Picture floating in the Dead Sea, visiting the City of David, or walking through Hezekiah's tunnel, all while earning course credit and learning about Israel's government and legal system. Or, picture learning about international law and human rights issues firsthand from officials of European legal and human rights organizations.
Regent University law and government students with an adventurous spirit and heart for travel will have the opportunity to apply for two unique study abroad opportunities taking place in summer 2012.
For five weeks in Strasbourg, France, Regent Law students can take six units in the areas of civil liberties and national security law, international human rights, comparative criminal procedure, and origins of the western legal tradition. Courses will be taught by former Attorney General and current distinguished professor John Ashcroft and professors Michael Hernandez, James Duane and Eric DeGroff.
Second-year law student Jillian Reding, the current graduate assistant for the program, emphasized, "This is an incredible experience you are just not going to get in any other way in law school."
Previous participant, Nicole De La Zerda also offered praise of the program. "I can promise you, you will not regret it if you go," she said. "Academically, it is doable. Why not do it in France?"
Amanda Moss, another former student of the program, said, "Academically, this program is great," and recommended that students begin classes with an open mind. "International Human Rights law is going to stretch your mind and stretch your opinion," she said.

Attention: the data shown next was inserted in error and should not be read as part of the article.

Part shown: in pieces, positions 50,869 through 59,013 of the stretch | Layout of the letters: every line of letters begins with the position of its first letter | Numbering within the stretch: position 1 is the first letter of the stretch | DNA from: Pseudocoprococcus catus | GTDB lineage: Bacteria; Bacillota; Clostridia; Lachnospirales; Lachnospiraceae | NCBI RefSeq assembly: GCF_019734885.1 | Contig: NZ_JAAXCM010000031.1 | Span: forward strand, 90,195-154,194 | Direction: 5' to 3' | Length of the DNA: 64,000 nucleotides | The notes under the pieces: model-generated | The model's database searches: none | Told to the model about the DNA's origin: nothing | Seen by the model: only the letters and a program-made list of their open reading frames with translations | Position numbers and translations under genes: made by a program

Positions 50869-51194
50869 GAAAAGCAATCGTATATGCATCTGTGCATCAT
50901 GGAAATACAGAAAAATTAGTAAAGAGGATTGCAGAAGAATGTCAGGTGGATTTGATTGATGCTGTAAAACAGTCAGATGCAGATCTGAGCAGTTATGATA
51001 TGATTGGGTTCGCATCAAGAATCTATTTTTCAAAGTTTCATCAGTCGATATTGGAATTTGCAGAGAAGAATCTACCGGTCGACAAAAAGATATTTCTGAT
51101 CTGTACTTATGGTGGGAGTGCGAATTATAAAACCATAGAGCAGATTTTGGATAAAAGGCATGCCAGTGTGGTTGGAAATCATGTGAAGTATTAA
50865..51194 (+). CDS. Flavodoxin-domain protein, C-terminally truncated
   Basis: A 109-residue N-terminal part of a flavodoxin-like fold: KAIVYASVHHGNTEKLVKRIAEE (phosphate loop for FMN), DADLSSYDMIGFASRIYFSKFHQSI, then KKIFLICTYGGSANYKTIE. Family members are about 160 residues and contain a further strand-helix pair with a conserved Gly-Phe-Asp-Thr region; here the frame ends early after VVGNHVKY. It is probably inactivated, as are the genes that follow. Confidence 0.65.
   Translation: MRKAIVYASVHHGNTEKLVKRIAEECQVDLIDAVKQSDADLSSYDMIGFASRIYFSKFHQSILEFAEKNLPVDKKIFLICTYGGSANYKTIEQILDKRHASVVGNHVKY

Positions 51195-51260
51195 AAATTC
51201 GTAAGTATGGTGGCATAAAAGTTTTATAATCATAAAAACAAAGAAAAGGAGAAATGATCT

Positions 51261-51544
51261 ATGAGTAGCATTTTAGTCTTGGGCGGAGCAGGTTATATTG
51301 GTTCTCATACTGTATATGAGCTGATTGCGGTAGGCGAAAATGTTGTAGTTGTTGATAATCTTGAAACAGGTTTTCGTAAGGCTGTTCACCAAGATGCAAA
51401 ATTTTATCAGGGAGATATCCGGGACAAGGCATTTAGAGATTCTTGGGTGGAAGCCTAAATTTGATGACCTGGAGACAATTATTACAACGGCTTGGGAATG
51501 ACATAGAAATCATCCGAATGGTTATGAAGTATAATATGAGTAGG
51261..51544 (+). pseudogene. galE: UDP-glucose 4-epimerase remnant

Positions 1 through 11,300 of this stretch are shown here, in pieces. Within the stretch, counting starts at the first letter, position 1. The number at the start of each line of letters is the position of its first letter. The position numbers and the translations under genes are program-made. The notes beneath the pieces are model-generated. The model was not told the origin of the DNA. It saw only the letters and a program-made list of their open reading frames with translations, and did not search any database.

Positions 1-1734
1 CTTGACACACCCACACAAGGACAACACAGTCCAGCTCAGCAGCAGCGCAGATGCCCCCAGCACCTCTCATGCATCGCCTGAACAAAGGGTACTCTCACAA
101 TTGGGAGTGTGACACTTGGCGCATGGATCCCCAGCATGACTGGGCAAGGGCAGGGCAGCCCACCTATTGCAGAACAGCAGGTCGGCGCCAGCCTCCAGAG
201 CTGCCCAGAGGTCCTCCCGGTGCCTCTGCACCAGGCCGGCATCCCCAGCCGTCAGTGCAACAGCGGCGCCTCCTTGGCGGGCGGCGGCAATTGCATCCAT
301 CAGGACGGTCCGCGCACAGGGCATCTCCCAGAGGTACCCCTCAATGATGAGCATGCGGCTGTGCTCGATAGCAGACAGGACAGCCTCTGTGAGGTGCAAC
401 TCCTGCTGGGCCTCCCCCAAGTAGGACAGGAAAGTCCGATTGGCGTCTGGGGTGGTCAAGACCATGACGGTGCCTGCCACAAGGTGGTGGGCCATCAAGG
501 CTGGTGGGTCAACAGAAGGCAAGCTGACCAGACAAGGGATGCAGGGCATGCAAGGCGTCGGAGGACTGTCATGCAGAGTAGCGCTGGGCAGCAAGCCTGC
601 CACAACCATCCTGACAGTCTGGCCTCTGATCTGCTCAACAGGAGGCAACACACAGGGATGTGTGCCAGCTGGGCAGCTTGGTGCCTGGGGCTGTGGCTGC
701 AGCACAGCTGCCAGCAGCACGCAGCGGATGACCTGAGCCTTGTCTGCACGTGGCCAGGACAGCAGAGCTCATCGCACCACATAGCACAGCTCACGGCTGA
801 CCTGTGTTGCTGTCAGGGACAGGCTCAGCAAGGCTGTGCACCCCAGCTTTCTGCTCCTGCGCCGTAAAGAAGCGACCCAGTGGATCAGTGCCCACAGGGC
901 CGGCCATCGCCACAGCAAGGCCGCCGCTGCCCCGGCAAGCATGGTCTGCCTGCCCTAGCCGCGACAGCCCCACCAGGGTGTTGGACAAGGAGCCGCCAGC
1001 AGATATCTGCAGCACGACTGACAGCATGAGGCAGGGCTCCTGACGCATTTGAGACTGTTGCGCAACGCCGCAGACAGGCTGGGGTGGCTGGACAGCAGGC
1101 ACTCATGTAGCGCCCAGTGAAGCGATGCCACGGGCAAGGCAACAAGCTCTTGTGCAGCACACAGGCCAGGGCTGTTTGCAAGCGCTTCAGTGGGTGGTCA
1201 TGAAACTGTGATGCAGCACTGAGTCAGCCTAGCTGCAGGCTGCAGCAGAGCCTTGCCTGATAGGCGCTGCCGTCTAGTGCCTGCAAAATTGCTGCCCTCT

Students will arrive in Strasbourg on June 30 and leave after August 5.
Registration is also open for law and government students interested in joining Dr. Robert "Skip" Ash, an associate professor in the School of Law, and Dr. Joseph Kickasola, a professor with joint appointments in the Robertson School of Government and Regent Law, in the a summer program in Israel, May 18 - June 6.
Students will take classes titled "Holy War and Just War in Islam and Israel" and "Issues of International Law and the State of Israel."
Third-year law student Scott Lambert described the Israel program as being "more than a tourist trip." Lambert highlighted the program as providing "good exposure to government issues" and said he had no problems walking around Jerusalem either during the day or evenings. "I felt totally safe," he said.
Olivia Summers, a second-year law student, agreed. "It was an amazing trip," Summers said. "You really get to meet some incredible people and there's never a dull moment."
Students in the program will have access to areas that are usually unavailable to the typical tourist and enjoy a full itinerary of historical sites and museums.
Learn more about the Strasbourg program.
Learn more about the Israel program.
By Stephanie Hartman
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